I spent about 12 hours at Dulles Airport yesterday. I didn’t fly anywhere, but I was ensuring that 120 international students were able to get from Washington DC to their host families all over the country. You may have noticed that in the security areas of Dulles Airport they have televisions that go over proper security screening procedures. On these same screens, they also show CDC travel alerts.
In June (when I was ensuring that 450 students were able to get back to their home countries), the alerts were for MERS and mosquito borne diseases like dengue and Chikungunya. Yesterday, Ebola was on alert for travelers to West Africa.
Last week we looked at the fever pitch of Ebola, today, lets look at the diseases designated by the CDCs travel alerts at Dulles.
Travel alerts from the CDC often include Chickungunya and Dengue fever, but another disease from the same vector—the tiger mosquit0—is receiving alerts as well. Zika Fever, was isolated in humans in the 1970s, but has relatively few documented cases. In 2007, the virus demonstrated epidemic capacity with 5,000 cases in Micronesia. In 2013 there were 55,000 cases in Polynesia. Today the CDC has issued Watch Level 1 alerts for Zika in Easter Island, French Polynesia, and the Cook Islands and urges travelers to practice usual precautions.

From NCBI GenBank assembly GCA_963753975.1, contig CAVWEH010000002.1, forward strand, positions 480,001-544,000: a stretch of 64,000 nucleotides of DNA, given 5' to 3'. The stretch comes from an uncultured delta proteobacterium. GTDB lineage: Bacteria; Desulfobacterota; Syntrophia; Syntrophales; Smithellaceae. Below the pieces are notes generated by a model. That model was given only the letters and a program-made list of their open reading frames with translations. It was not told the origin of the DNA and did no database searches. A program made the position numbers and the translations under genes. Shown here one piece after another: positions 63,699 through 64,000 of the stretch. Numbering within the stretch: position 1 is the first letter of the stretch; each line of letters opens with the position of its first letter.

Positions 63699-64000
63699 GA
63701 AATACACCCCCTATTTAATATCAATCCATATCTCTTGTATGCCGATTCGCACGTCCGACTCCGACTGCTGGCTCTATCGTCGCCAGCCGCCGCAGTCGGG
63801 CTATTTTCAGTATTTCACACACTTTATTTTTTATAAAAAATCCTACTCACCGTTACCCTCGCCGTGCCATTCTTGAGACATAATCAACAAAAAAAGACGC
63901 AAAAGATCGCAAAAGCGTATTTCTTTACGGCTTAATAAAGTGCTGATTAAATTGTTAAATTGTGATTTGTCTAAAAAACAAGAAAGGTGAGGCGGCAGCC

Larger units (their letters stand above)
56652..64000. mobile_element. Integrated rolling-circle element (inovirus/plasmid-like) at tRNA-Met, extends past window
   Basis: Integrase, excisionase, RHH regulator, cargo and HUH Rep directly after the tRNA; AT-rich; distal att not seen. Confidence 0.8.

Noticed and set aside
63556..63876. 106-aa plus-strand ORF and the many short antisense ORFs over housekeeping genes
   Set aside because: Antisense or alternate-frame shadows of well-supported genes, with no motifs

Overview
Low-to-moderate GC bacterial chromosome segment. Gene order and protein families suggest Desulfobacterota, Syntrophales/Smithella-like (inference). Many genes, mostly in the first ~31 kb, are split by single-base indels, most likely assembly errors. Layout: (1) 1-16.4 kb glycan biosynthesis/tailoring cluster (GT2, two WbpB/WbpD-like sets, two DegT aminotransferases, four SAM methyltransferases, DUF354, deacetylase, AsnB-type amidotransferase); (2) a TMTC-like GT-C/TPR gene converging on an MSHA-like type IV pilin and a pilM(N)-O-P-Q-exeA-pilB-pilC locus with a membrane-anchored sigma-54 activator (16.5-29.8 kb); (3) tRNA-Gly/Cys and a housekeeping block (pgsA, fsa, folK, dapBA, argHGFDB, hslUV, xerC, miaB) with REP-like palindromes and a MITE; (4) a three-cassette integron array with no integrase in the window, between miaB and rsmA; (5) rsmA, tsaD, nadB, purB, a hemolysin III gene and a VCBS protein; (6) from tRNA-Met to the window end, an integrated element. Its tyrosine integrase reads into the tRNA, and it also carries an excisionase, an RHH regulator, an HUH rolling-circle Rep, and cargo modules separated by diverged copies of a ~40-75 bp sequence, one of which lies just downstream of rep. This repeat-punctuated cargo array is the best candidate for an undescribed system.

Entomology Today—“Originally from Asia, the tiger mosquito was introduced to Africa in 1991 and detected in Gabon in 2007, where its arrival undoubtedly contributed to the emergence of dengue, chikungunya, and as shown by this new study, zika. The rapid geographic expansion of this invasive species in Africa, Europe, and America allows for a risk of propagation of zika fever around the world.”
Saudi Arabia reported only ten new cases of MERS from June 28- July 28 during the month of Ramadan. In April and May of 2014, hundreds of people were infected by MERS, which raised concerns about infection rates during Ramadan and during the Hajj, which will take place in October, when millions of pilgrims will travel to Mecca. Since 2012, Saudi Arabia has confirmed over 700 cases of infection resulting in nearly 300 deaths. The CDC designates the Hajj as an Alert Level 2, and urges U.S. residents to practice enhanced precautions.
Al Arabiya—“Saudi Arabia and the World Health Organization have said they are imposing no travel or other restrictions due to MERS during the Hajj, but have encouraged very young or old pilgrims, and those suffering from chronic disease, not to come this year.”
This week, the World Health Organization declared that the spread of Ebola in West Africa is an international health emergency. They urged coordinated response in order to keep the spread of the virus under control. Though no travel or trade bans have been enacted, the WHO recommends that Ebola cases or contacts should not travel internationally. This comes at a time when states of emergency have been declared in Liberia, Guinea, and Sierra Leone and the number of total cases has reached nearly 1,800 with over 950 deaths. The CDC designates outbreaks in these countries as a Warning Level 3, and urges U.S. residents to avoid non-essential travel.
BBC—“WHO director-general Dr. Margaret Chan appealed for help for the countries hit by the ‘most complex outbreak in the four decades of this disease.’
The decision by the WHO to declare Ebola a public health emergency is, by its own definition, an ‘extraordinary event’ which marks ‘a public health risk to other states through the international spread of disease’.”
Image Credit: The Denver Channel